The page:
Spoiler warnings here!!
I’ve been talking with Yi about the situation at the very end of Harry Potter and the Half-Blood Prince, so if you don’t want to know what that situation is before you finish reading the book, please go and read something else now.
Where Harry stands at the end of the Half-Blood Prince
(When I asked Yi about this, I was thinking especially of Harry’s realisation that there is no parental figure to protect him any more, and his declaration that even if Hogwarts stays open, he won’t be coming back. And also, in the background, that he has actually been exactly what Snape called him, ‘a liar and a cheat’, for most of the book, and no-one except Snape has really told him so.)
Where does Harry stand at the end of the book?
Yi says – 27, Nourishment, changing at lines 1 and 5 to 20, Seeing.
Hexagram 27, I’ve found, is not just about being nourished, but about major changes and transformations in the ways in which you connect with that nourishment. Do you look outside yourself (line 1)? Are you the source (line 6)? And between these two extremes, there are people ‘rejecting the canons’, the jing or ‘usual channels’ through which nourishment flows into life – this at the lines where Nourishment connects with the cycle of Decrease and Increase, or Offering and Blessing.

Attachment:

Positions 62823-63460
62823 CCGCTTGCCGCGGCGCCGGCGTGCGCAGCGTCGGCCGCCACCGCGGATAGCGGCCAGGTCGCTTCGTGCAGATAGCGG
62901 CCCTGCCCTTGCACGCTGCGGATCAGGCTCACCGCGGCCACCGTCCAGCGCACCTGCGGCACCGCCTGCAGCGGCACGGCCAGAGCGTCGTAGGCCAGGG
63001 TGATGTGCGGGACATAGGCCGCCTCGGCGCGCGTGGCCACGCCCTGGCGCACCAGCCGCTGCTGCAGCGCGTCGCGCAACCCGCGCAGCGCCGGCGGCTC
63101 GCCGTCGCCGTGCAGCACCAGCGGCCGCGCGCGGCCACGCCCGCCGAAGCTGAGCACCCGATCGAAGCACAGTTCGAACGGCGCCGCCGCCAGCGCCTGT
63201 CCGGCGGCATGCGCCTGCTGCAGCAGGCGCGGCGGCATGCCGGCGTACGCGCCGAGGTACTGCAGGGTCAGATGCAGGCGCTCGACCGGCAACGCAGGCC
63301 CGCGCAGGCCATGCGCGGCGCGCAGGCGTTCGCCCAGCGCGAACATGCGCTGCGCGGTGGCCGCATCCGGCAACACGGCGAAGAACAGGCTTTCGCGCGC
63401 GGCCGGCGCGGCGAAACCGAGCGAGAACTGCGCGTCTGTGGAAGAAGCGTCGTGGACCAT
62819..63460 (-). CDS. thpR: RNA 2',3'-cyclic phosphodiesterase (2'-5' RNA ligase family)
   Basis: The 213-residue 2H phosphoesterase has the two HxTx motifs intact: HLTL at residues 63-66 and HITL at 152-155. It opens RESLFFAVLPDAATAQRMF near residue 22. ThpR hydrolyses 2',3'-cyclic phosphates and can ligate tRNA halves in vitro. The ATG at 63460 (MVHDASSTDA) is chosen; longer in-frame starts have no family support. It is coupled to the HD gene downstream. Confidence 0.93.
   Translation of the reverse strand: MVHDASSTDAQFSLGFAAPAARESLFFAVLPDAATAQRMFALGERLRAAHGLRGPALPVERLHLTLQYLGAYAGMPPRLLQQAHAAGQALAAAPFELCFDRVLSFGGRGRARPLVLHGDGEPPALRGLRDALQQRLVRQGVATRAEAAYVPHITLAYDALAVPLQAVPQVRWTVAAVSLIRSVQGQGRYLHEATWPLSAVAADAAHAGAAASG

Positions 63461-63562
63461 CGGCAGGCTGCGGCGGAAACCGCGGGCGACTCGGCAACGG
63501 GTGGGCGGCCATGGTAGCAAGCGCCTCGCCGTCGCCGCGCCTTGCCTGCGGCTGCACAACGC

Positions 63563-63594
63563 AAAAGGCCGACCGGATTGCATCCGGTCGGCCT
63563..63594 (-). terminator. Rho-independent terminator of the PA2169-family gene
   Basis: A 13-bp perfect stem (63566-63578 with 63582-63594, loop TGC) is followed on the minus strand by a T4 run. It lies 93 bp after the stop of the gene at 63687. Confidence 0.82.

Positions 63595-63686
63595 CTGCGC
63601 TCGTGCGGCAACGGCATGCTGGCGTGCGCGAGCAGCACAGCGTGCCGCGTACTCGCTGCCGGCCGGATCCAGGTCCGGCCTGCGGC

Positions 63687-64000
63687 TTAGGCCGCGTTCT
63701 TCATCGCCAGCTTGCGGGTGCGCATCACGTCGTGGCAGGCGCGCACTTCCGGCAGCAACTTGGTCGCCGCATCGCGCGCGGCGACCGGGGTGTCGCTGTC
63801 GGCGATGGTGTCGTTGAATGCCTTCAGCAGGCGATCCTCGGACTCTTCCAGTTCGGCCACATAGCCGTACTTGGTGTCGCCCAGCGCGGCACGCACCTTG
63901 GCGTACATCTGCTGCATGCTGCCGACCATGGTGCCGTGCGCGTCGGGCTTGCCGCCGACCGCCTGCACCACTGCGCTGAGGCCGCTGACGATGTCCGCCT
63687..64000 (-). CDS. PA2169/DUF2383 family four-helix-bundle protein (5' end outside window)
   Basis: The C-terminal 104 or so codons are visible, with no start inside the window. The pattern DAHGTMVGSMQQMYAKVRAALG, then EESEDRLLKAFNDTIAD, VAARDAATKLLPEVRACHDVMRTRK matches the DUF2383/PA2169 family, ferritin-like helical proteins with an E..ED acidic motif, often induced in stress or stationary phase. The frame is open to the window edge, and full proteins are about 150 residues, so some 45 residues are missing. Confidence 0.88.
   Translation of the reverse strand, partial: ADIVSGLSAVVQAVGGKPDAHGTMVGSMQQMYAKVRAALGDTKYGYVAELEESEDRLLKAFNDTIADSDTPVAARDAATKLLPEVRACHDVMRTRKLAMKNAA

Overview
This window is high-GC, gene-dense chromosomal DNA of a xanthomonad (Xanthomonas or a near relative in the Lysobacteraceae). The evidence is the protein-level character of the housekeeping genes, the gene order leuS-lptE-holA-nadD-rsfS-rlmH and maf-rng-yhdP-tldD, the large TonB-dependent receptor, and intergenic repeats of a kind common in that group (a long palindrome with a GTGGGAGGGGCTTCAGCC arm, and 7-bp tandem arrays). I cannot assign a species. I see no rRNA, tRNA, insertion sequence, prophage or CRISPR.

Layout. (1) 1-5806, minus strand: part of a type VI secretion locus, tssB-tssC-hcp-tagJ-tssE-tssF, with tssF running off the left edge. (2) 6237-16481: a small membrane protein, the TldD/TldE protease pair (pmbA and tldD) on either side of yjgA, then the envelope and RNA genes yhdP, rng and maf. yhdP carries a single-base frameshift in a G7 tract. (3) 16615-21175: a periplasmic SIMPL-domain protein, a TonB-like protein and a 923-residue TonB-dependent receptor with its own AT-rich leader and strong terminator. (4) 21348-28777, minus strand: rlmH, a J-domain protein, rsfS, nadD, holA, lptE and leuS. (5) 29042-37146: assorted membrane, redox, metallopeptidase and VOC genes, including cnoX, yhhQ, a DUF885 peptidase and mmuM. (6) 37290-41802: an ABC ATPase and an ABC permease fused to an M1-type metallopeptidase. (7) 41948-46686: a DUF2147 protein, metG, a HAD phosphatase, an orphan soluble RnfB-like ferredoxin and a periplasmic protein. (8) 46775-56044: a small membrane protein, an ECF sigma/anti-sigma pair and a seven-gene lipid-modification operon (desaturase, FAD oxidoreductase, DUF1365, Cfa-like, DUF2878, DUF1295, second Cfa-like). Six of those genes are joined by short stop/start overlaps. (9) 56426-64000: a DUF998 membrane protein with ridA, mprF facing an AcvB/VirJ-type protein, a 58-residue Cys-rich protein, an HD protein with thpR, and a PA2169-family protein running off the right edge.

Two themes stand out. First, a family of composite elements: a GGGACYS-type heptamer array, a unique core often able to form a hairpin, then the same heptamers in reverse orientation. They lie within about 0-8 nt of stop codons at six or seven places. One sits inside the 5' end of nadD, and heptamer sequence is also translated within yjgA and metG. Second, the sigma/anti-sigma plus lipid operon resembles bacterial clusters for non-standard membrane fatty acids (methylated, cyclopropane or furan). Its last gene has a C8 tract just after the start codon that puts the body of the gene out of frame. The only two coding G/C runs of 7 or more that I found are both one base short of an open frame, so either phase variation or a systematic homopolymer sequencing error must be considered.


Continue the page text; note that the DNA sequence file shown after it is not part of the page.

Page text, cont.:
Harry’s at line 1:
‘Simply putting away the magic tortoise,
And seeing my jaws hanging down:
Not good. Dumbledore went to lengths to show him that fighting Voldemort was his own choice, not something defined for him by the prophecy. But he still hasn’t got a firm hold on his own ‘magic tortoise’, he’s still looking outside himself. Where? I’m not sure. Maybe Dumbledore’s orders, maybe the desire for vengeance on Snape? (In the aftermath of the fight, we have Harry asking about Snape, ‘feverishly collecting more reasons to hate him, to swear vengeance.’)
And he’s at line 5:
‘Rejecting the canons [jing].
Staying put with constancy, good fortune.
Not possible to cross the great river.’
The ‘canons’ are the framework life has been built around, the way nourishment has come to him thus far. He’s just said he won’t be coming back to Hogwarts again – so where does he belong, what will nourish him? He needs to stop long enough to find out: a quest for vengeance won’t do the job. And in this state of flux, he’s not ready to cross the river into an adult confrontation.
Hence, I think, Seeing as the relating hexagram. Of course this is where we all are, looking on and waiting to see what will come next – this is a great hexagram to represent the cliffhanger. It’s also where Harry stands, paused before action, looking ahead.
If you’re wondering why (on earth) I would be divining about a children’s book – it’s because this is one of the ways I get to know the oracle and myself better. Light cast from the oracle onto any scenario, including fictional ones, reflects back to illuminate the oracle again. On this occasion I’ve learned more about 27.1, I think – Harry certainly thinks he’s self-motivated, but this line says he’s still not getting it. (Whether this is how his creator sees it is anybody’s guess, of course.) And this little bit of extra light, this extra example of ways not to get it, may come in useful in future readings.